Five approaches to mobile app developer software
The demand for mobile applications is nearly insatiable.
Users downloaded approximately 197 billion mobile apps in 2017, and by 2021, that number is expected to balloon to 352 billion, according to data from Statista. It’s no surprise that mobile app developer software is in high demand. Here are five ways mobile app developer software is changing to enable new apps at a quick pace.
Tools to build enterprise mobile applications
Prepackaged consumer-grade mobile application development software is widely used in many organizations. It’s easy to use, but hard to customize. For more flexibility, companies often opt to use build-your-own mobile app development software, and options exist that aren’t overly complex.
The Capriza development platform can move existing workflows and connect them to anywhere, which suits turning a web app into a mobile one. Users can create enterprise mobile applications rapidly based on Salesforce, SAP, SharePoint and most commonly used software.
Another option is Microsoft PowerApps, an addition to Office 365. Unlike Capriza, it uses a data connector to knit together websites, APIs and Office 365 tools, based on an API model for modern mobile design.
Each mobile app developer software option has pros and cons. If consumer-grade applications don’t work for your enterprise, select the tools to build your own.
Cross-platform mobile tools win over hybrid and native
Developers most concern themselves with security and performance features, expert mobile developer Jen Looper said. “In the enterprise specifically, there’s a lot of concern about security. … You have to architect your app in a secure fashion.” Developers can look at ways to obfuscate their code so that it can’t be cracked, swiped or hacked, Looper said.
How the UX role fits into modern software development
Mobile app developer software needs to stay modern, which means paying attention to the user experience (UX). This trend has led to a new UX developer role. The UX job encompasses a few responsibilities and tasks to consider the holistic experience of the app user.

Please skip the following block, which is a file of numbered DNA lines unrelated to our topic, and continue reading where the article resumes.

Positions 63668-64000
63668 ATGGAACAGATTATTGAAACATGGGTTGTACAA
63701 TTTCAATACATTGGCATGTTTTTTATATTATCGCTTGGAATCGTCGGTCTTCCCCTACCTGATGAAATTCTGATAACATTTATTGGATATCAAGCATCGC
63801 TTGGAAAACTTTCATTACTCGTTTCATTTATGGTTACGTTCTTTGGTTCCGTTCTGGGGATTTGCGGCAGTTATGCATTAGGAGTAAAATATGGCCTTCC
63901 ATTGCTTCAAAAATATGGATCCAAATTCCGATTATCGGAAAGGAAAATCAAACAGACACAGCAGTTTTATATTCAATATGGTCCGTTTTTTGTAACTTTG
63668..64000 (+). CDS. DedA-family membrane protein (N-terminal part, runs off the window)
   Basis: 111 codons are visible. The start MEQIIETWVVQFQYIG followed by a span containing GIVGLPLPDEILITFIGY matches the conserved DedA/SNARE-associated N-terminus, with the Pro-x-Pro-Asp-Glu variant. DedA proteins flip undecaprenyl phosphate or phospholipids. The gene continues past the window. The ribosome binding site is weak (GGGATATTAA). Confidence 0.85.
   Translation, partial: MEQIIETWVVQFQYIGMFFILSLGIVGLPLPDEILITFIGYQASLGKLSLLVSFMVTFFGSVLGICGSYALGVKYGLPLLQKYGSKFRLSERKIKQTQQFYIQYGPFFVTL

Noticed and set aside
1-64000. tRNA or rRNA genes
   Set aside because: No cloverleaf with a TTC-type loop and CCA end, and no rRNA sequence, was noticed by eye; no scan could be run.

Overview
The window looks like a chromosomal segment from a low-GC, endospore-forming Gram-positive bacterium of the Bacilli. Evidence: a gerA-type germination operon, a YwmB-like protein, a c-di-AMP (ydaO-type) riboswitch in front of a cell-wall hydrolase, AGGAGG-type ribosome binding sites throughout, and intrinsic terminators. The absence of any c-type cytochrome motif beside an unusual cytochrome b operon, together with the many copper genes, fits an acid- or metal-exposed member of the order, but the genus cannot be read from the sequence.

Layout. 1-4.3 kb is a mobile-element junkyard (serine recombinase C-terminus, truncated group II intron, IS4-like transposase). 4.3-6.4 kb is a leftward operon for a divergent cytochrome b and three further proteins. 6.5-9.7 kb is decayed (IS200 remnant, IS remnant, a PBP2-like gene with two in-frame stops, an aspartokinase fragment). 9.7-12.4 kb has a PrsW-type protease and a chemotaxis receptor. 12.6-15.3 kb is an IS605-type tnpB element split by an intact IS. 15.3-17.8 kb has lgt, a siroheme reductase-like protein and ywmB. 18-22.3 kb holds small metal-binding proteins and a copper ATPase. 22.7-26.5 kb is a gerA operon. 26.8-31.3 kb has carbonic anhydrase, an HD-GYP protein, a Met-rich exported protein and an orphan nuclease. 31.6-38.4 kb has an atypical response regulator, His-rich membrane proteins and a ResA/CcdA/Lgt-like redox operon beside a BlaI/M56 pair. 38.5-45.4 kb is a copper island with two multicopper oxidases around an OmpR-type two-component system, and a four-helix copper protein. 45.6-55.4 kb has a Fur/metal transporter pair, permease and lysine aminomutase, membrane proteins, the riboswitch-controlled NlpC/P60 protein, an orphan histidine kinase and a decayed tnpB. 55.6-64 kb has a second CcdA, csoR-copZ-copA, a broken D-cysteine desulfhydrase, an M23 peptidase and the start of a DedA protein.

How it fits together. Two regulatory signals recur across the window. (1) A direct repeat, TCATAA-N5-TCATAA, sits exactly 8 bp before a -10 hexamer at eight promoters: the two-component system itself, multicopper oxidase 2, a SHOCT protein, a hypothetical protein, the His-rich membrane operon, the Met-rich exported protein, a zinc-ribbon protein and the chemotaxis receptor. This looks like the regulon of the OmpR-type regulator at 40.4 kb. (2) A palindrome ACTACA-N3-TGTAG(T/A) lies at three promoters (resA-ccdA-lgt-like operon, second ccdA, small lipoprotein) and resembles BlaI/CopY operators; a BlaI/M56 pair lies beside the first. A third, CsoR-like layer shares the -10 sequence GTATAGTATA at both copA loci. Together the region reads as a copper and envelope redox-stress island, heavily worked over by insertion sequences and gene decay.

Today’s users expect a quality experience; a poor one can cost the company. Of users surveyed, 57% said they won’t recommend a business with a poorly designed mobile site, according to Business 2 Community’s “2018 Mobile Marketing Report.” Unhappy users will take their business elsewhere.
A UX expert can help provide an environment where developers receive improved requirements that have already been tested with users. Although the UX developer is not a position in every enterprise, the need is growing.
Build mobile apps more easily with low-code development
As mobile applications have gained popularity, so has the need for ways to develop them at a faster pace. Mobile apps are expected to see a 21% compound annual growth rate and be worth $101 billion by 2020, according to an App Annie “Mobile App Forecast” report.
At the same time, a shortage of talented software developers exists— pushing up developers’ salaries. A new breed of mobile app developer software has emerged. Low-code or no-code development platforms enable almost anyone with an idea to turn it into an application quickly and easily.
“They aren’t coders, and they’re never going to be coders,” said Richard Rabins, CEO of low-code platform developer Alpha Software. But application users can replace developers in certain scenarios.
Ionic Pro embodies mobile app dev tools’ DevOps embrace
Software development toolmakers have come to realize that there is a market for low-code, easy-to-use mobile app services to build enterprise applications. “Professional developers and nondevelopers increasingly see eye to eye on the things that need to be done,” said Joe McKendrick, analyst at Unisphere Research.
Teams looking for low-code development options should evaluate tools such as Ionic Pro, which enables them to design, build, test and deliver mobile and progressive web apps across the development lifecycle. “Ionic Pro provides us huge technology benefits, as well as business benefits,” said Peter Chatzky, president and CEO of Napa Group, which develops software for fintech companies. “We can streamline staff by having a single, smaller team develop for both iOS and Android platforms, thereby developing complex apps faster and at reduced cost.” A low-code tool should enable the user to create modern apps without favoring a specific mobile platform or limiting the initial user base, Chatzky said.